Growing up in North Wales after the War as the child of a merchant navy sea captain was to be aware of a world beyond one’s cultural horizons. But though a source of fascination, cosmopolitanism came at a cost to both family and father. The story of one man’s life in a once proud national industry.
‘The novel enjoys a freedom that no other literary genre enjoys. This is a privilege, and perhaps also a guarantee of its sustainability, on condition that we know how to make the most of that freedom.’ The novelist Javier Cercas talks history and fiction, and his influences in the Spanish language tradition.
Ag Apolloni: As a Spanish author, how does it feel to write novels knowing that Spain – in the shape of Cervantes – invented the prose novel form? What is your relationship with this tradition?
Javier Cercas: Spain doesn’t have a substantial tradition of novels – I mean to say, compared with the English tradition, or the French – but there’s Cervantes, who is almost a miracle, not only because he creates the modern novel more or less out of nowhere, but also because he practically exhausts it, to the extent that in Don Quixote we find, in embryonic form, all or nearly all the future possibilities of the genre: we novelists who have followed after him are confined to fulfilling him, to completing the colonization of the territory that he founded. I don’t know any comparable case in the history of universal literature. Happily, though, my tradition isn’t only Spain but – as well as the universal tradition – Spanish. That’s to say that the Argentinian Borges belongs to my tradition, and the Mexican Rulfo, and the Colombian Garcia Márquez, because they all write in my language. In this way, I count myself privileged, because the narrative tradition in Spanish has been enriched immeasurably thanks to the great Latin-American storytellers of the twentieth century. In fact, I think that what those great writers have done – starting with Borges, for me the greatest of all – is to restore Spanish narrative to a place of privilege in the western tradition, which it had previously only enjoyed with Cervantes.
In the 20s and 30s of the last century, modernist philosophers such as Ortega y Gasset and Walter Benjamin talked about ‘the death of the novel’. Then post-modernism removed the purity of the genre. How do you see the novel today?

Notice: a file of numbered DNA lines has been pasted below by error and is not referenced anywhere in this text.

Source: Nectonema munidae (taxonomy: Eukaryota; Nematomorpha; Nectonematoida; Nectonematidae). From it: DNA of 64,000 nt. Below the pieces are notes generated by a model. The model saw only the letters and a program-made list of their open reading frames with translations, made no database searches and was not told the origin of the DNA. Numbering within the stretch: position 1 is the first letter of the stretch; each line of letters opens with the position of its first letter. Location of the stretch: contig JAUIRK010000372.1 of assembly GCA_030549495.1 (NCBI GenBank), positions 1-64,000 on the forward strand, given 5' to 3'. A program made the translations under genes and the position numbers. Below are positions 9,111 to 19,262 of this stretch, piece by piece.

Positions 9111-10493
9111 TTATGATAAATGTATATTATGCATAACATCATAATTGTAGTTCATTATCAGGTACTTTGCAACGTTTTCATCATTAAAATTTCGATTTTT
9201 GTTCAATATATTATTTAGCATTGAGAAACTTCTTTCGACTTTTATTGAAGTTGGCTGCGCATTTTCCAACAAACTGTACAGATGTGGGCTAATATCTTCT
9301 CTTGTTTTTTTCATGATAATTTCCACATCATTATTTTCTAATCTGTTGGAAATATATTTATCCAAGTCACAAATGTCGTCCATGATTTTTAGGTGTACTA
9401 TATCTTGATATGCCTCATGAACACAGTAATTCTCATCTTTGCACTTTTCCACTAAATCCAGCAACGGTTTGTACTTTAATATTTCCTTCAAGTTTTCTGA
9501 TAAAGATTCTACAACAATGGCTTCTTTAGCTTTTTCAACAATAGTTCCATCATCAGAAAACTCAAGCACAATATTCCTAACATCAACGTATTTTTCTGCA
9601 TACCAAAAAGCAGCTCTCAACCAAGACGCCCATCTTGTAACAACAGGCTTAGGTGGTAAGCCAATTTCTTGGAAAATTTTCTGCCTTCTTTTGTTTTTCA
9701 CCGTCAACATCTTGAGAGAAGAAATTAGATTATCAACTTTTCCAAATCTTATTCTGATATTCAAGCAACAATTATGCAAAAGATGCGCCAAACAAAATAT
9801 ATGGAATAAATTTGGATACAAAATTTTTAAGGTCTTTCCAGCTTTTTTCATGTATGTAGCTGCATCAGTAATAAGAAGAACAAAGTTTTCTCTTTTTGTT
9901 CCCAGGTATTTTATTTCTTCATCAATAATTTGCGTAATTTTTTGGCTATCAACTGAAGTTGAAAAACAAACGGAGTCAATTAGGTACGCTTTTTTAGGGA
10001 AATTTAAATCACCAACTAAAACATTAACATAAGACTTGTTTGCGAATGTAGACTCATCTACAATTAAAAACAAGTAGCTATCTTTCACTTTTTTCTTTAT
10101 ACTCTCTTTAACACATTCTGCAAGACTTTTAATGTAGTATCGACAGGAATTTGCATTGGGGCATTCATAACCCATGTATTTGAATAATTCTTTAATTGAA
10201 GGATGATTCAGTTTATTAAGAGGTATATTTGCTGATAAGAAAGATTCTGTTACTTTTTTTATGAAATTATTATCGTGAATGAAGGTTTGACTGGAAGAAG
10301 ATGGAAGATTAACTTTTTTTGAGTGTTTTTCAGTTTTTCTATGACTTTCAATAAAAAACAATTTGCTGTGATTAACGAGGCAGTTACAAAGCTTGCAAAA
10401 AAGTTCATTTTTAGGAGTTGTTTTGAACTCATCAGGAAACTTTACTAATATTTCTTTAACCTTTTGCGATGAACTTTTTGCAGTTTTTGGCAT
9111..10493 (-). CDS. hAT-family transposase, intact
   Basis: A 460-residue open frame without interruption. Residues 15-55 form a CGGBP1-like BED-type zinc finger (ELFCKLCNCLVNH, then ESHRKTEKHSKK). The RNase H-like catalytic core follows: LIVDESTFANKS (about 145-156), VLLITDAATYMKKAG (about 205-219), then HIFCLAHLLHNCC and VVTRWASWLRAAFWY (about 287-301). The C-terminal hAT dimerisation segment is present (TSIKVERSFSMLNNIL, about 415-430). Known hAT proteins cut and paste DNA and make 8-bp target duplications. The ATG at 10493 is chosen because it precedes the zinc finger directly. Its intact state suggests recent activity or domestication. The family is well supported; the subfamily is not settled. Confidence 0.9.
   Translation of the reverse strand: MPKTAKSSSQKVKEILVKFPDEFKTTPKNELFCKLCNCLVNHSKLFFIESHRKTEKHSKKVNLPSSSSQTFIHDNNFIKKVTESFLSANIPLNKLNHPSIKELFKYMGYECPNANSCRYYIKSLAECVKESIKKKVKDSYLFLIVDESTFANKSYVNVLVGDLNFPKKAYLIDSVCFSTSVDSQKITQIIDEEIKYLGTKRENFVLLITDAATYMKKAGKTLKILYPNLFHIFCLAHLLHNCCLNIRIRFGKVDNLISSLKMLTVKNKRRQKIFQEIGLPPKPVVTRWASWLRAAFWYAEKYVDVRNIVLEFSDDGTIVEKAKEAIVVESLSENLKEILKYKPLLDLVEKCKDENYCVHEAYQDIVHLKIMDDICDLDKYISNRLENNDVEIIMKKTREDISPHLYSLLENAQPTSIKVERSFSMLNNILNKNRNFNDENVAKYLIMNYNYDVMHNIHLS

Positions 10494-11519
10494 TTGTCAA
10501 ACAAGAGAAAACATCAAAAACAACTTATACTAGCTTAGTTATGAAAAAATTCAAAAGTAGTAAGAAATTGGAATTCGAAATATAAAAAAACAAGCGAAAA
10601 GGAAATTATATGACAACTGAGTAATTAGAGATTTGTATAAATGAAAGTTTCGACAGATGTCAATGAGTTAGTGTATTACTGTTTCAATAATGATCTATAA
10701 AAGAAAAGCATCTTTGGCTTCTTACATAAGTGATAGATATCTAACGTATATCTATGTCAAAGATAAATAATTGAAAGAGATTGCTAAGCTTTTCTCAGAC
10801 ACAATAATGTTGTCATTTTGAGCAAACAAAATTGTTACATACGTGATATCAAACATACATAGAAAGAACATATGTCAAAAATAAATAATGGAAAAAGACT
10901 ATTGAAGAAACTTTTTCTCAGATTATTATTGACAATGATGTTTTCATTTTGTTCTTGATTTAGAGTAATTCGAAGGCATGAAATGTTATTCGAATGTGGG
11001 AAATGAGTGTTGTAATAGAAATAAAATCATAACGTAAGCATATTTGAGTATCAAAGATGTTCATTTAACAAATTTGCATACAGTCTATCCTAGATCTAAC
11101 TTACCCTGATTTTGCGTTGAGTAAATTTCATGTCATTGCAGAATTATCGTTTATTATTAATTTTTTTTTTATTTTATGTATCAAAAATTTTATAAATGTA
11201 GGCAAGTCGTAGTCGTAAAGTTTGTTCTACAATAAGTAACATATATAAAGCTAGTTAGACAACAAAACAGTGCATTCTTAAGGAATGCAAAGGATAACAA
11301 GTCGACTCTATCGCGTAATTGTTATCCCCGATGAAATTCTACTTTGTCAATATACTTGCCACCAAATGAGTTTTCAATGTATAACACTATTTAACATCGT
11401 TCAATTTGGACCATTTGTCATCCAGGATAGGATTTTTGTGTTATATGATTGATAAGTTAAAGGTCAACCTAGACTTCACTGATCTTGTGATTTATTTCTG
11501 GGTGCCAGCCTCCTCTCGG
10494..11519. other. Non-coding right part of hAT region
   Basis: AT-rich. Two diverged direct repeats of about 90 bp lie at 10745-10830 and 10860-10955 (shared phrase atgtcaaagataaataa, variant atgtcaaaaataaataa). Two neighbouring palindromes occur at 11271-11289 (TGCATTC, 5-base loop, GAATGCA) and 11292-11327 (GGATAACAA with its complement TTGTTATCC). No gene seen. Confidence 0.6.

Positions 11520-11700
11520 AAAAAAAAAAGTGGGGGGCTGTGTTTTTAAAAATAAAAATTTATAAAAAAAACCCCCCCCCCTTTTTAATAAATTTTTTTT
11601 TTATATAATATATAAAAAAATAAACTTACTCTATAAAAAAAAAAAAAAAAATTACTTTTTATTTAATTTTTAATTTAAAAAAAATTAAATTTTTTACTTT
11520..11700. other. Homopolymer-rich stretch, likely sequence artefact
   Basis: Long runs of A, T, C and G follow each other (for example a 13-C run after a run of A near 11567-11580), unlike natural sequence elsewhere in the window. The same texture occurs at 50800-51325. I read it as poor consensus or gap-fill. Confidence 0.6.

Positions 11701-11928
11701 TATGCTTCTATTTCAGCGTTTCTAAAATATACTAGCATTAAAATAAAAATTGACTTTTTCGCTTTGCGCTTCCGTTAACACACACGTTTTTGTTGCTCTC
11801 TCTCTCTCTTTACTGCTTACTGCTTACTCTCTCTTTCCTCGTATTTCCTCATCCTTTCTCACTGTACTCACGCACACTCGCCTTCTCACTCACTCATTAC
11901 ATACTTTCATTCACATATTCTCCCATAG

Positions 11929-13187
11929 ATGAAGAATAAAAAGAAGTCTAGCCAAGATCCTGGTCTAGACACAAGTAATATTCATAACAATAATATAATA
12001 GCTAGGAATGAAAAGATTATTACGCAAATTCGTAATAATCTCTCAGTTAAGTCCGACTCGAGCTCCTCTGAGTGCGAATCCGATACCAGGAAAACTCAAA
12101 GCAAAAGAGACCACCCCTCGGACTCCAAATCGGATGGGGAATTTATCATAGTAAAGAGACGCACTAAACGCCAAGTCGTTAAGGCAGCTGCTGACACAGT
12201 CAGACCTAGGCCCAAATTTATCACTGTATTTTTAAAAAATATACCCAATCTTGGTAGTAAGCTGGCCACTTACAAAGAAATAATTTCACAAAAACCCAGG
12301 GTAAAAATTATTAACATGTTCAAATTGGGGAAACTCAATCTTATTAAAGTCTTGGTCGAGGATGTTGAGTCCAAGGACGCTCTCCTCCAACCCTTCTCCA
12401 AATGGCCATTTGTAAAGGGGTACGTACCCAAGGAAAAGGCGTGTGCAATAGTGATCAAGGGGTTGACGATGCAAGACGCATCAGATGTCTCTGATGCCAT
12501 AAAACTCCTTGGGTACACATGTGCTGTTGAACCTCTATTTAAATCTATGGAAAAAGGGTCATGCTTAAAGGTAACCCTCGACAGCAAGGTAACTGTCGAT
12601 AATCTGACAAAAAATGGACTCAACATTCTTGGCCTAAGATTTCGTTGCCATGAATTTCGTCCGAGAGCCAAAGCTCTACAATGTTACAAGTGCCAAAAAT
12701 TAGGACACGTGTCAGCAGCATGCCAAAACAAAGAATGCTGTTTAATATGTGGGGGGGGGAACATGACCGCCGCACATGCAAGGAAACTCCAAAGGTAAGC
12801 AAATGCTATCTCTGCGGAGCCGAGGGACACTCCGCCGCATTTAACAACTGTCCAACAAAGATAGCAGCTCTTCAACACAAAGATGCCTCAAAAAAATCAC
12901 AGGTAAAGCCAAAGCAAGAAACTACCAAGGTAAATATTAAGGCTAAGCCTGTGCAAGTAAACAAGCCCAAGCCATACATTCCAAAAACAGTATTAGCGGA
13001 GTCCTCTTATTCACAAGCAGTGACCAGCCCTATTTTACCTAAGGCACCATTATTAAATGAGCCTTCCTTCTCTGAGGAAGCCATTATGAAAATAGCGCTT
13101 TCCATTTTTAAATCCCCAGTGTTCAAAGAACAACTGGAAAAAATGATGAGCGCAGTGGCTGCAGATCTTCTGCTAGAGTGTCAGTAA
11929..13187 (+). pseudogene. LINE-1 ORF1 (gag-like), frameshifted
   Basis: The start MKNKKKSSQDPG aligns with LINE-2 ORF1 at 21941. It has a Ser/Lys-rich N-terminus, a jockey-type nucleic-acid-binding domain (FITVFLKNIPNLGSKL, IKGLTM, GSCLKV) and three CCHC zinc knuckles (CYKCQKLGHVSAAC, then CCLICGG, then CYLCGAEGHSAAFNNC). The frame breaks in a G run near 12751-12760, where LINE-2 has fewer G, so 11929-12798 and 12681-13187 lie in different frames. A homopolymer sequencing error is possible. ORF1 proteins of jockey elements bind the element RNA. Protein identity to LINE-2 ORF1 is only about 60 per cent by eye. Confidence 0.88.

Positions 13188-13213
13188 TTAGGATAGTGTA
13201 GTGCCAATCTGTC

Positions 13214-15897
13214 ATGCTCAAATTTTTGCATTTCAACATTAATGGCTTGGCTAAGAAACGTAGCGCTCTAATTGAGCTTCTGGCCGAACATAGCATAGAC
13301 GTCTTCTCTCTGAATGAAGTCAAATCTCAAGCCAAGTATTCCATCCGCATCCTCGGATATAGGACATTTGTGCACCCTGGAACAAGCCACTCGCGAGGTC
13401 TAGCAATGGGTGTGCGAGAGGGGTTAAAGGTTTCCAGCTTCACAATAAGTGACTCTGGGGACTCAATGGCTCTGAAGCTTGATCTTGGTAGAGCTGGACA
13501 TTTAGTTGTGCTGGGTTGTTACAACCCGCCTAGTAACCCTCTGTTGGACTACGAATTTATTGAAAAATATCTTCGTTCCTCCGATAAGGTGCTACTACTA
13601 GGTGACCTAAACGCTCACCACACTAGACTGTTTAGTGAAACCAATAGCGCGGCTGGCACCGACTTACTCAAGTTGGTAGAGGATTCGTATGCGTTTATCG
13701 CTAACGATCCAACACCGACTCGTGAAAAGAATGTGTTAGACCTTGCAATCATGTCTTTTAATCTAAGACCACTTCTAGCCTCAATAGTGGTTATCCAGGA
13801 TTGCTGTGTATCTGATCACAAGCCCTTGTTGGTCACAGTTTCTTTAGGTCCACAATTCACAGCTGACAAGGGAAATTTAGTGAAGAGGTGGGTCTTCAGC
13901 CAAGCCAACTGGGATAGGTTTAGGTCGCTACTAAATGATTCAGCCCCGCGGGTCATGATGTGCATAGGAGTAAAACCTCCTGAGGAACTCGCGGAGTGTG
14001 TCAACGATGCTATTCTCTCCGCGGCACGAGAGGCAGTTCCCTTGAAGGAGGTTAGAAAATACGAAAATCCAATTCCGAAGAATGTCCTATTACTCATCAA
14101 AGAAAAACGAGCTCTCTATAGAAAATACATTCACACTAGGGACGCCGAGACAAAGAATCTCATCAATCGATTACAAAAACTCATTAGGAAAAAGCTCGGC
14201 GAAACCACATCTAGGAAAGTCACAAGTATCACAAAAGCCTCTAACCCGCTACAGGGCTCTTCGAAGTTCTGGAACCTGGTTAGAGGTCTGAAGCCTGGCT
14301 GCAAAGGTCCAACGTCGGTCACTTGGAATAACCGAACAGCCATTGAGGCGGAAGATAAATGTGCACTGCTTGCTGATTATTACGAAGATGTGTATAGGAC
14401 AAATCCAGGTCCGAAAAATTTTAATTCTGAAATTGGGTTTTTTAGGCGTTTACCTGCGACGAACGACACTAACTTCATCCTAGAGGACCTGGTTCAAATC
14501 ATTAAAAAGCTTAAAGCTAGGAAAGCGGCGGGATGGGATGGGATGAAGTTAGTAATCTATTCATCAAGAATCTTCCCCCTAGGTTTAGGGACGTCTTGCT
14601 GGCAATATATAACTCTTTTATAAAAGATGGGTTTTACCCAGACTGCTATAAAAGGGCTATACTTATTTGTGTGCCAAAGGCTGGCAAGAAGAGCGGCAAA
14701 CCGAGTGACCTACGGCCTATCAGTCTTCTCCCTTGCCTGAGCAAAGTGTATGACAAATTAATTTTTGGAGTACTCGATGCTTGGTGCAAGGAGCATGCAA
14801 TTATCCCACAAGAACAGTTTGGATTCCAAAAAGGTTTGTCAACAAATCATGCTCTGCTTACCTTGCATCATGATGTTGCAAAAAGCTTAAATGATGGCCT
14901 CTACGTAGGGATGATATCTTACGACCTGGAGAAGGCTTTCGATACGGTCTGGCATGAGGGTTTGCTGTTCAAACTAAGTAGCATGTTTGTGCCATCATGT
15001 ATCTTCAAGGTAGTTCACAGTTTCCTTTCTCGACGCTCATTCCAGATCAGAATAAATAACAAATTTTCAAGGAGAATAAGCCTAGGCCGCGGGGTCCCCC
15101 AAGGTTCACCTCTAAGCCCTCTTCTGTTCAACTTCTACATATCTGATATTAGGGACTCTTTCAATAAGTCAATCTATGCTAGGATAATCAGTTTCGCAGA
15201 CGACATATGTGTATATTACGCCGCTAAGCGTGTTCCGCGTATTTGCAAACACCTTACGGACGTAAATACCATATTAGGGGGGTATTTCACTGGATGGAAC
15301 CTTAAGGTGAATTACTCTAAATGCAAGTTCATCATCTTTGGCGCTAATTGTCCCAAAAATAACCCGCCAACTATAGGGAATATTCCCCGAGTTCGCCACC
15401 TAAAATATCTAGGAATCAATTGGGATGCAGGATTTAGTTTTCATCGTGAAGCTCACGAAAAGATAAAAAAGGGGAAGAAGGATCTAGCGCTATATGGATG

Well, people have been talking about the death of the novel almost since its birth, or at least since its birth as a serious genre comparable with the other classical genres; in the mid-nineteenth century the brothers Goncourt were already talking about it. I’d say that the novelists who talked about the death of the novel are dead, or half dead as novelists. Compared with poetry, or with theatre, the novel is a recent genre, which is still in its nappies, and it’s certain that its future depends on what we novelists do with it: if we restrict ourselves to the repetition of stale forms – starting with the avant-garde form – then the novel will surely wind up dead; but we don’t have to do this. In truth, the guarantee of the novel’s endurance is in its own nature, a nature endlessly free, malleable, adaptable, which means that the novel can change continuously, at the same time as it is nourished by other forms. In fact, the history of the novel can be read like this: with Balzac it assimilated history, with Flaubert poetry, with the great German novelists of the first half of the last century it assimilated the essay, and recently it seems as though it wants to assimilate journalism, and so on. Such is the novel: an omnivorous and mutating monster, which changes when it assimilates other genres and stretches its own boundaries. Without wanting to go too far, they tell me that my novels have something of chronicles, of philosophy, of history, of biography, of autobiography; and that’s all true, but it is because the novel allows within its own breast the co-existence of all genres that feed off each other. The novel enjoys a freedom that no other literary genre enjoys. This is a privilege, and perhaps also – I stress this – a guarantee of its sustainability, on condition that we know how to make the most of that freedom and to be continuously refreshed.